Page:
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Poet: Steve Willey
Composer: Edward Nesbit

Soprano: Leigh Rhianon Coggins
Soprano: Randi Røssaak
Clarinet: Naomi Pitts
Clarinet: Anne Morris
Viola: Drew Balch
Viola: Martin Wray
Conductor: Edward Nesbitt

Listen to Soundings

In Soundings, we continued (from the previous year’s project Portmanteaux) the idea of two separate pieces happening simultaneously, but, after a brief period at the opening of the song where they alternate, they are heard simultaneously. The programme note states:

Soundings is a translation of the poem Joke (1.) a poem which is part of a longer sequence entitled Mercurial Articulations, a sequence which is itself part of a long poem entitled Opera. Joke (1.) is concerned with the mapping of physical and social space onto the audible voice and the subsequent translation of those audible voices and tones onto the page.

Soundings concentrates on the poem’s visual turbulences and gives them new voice. The performers are initially divided into two groups, or ‘voices’, each of which performs music very distinct from the other. This division corresponds to the visual antagonism between the wedge shape at the bottom left of the poem and the three prongs of text moving into (or out of) it. After a time the viola at the far left of the stage plays a glissando, which is immediately taken up by the adjacent clarinet and proceeds to pass across the whole ensemble, functioning like a lens (similar to the visual function of the poem’s two circular textual formations) which momentarily distorts the music. As the piece goes on, this happens increasingly frequently and quickly, and gradually begins to redistribute the different musical materials between the performers, and the rigorous duality of the opening is transformed into one unified texture which nevertheless holds within it the contradictions with which the piece began.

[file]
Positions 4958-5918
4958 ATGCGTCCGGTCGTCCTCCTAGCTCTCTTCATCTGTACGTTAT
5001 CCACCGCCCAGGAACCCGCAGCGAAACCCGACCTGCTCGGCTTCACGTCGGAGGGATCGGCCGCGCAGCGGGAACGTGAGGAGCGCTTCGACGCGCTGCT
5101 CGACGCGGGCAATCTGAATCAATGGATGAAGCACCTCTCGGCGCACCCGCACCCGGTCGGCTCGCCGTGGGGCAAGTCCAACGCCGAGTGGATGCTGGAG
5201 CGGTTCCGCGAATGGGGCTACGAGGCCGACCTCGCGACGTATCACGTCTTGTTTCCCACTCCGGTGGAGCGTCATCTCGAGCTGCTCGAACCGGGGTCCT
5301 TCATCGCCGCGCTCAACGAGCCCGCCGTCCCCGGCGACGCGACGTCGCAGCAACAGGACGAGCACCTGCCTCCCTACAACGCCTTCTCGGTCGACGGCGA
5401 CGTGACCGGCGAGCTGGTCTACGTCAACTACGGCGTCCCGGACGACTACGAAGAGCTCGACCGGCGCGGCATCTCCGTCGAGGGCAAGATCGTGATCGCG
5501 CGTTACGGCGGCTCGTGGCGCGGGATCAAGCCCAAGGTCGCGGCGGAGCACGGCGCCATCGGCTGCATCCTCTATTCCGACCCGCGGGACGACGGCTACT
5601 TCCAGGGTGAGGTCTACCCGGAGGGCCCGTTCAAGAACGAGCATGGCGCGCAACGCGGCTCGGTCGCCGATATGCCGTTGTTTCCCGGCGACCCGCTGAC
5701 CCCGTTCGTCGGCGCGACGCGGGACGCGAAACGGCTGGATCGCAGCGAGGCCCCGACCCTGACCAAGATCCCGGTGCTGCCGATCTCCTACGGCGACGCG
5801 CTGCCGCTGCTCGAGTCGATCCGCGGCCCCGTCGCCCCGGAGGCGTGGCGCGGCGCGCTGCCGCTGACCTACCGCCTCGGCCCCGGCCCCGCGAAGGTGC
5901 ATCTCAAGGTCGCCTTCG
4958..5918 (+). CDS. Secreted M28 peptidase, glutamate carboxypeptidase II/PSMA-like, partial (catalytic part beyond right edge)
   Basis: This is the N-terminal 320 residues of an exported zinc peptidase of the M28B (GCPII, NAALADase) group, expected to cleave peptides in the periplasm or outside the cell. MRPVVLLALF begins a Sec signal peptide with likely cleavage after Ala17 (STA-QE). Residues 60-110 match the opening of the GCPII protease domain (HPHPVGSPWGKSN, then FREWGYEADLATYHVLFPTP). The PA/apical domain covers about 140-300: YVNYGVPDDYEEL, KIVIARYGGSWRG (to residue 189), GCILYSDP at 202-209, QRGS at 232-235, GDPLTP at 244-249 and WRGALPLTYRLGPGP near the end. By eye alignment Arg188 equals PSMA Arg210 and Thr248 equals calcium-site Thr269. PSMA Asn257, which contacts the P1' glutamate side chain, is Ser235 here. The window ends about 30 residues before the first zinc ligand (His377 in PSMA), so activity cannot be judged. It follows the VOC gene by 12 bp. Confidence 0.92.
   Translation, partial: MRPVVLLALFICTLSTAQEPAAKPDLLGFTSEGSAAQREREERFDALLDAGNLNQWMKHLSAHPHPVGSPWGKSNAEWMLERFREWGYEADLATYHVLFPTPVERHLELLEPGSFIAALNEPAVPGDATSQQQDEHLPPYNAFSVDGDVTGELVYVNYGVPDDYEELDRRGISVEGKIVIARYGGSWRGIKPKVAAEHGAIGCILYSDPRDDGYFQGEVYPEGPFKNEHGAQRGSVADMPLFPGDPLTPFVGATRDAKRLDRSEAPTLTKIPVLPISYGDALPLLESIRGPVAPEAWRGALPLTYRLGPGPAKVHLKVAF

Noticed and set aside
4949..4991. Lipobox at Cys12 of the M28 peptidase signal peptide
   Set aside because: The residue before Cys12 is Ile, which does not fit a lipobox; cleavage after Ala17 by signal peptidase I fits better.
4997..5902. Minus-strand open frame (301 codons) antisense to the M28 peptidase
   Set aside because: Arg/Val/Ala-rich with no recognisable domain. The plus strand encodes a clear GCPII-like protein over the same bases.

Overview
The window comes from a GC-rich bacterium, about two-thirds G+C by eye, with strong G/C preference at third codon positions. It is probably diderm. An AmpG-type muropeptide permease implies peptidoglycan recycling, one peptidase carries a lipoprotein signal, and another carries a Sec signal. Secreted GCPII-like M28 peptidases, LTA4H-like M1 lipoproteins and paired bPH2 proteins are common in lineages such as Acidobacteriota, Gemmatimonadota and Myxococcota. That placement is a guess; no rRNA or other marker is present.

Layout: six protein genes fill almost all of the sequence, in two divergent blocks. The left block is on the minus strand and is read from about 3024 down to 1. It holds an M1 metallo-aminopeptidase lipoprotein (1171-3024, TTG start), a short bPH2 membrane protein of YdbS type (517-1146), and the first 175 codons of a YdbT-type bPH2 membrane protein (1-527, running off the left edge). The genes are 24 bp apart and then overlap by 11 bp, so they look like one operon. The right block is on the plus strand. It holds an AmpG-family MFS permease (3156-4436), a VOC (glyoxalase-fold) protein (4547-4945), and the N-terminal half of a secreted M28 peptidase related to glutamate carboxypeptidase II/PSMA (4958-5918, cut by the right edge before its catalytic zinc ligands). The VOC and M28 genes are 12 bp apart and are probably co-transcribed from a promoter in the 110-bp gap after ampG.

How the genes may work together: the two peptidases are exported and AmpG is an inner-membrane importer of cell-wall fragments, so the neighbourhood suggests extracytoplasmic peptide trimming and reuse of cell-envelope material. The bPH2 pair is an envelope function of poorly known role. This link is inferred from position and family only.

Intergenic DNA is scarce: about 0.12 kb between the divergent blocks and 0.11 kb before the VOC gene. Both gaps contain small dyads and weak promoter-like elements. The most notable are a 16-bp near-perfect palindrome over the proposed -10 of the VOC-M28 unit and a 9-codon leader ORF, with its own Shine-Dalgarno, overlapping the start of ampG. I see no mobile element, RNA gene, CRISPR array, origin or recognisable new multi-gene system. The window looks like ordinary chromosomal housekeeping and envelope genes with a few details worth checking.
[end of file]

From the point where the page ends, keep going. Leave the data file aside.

The main thing which I have taken forward into my subsequent practice as a composer as a result of the Voiceworks project is a far more flexible approach to word-setting than I had achieved previously. Before embarking on the projects I had felt under an obligation to express each word individually to some extent, which inhibited the freedom with which I could manipulate musical materials. Due to the abstract nature of Steve’s poetry, it was impossible for me to take this approach, so, while there is a close correspondence between the overall structure of the poetry and the music, the individual words are treated largely as syllables, without regard for their individual meanings. Since then I have adopted this approach setting more conventional texts, such as in Doubles (2009) for male vocal quartet, a setting of Titus Lucretius and Walt Whitman, which explores the fundamental dichotomy between the two texts rather than the nuances of their individual meanings.


Venus and Other Noises, including Soundings by Edward Nesbit. Download it here.

Randi Røssaak on Soundings

The piece I was involved with had a totally different approach to lyrics than I was used to. We were not supposed to give the words value or find their meaning. The importance lay within working as an ensemble, making the piece come together with being very musically precise. Seeing how acurate it was necessary to be as helped me later when I have worked on other conteporary pieces.

I am involved in Creative Voices in Guildhall this year, which is a class where the Guilhall composers writes pieces for singers and pianists. And it has been a very interesting and enjoyable continuation from being involved in the Voicework project last year

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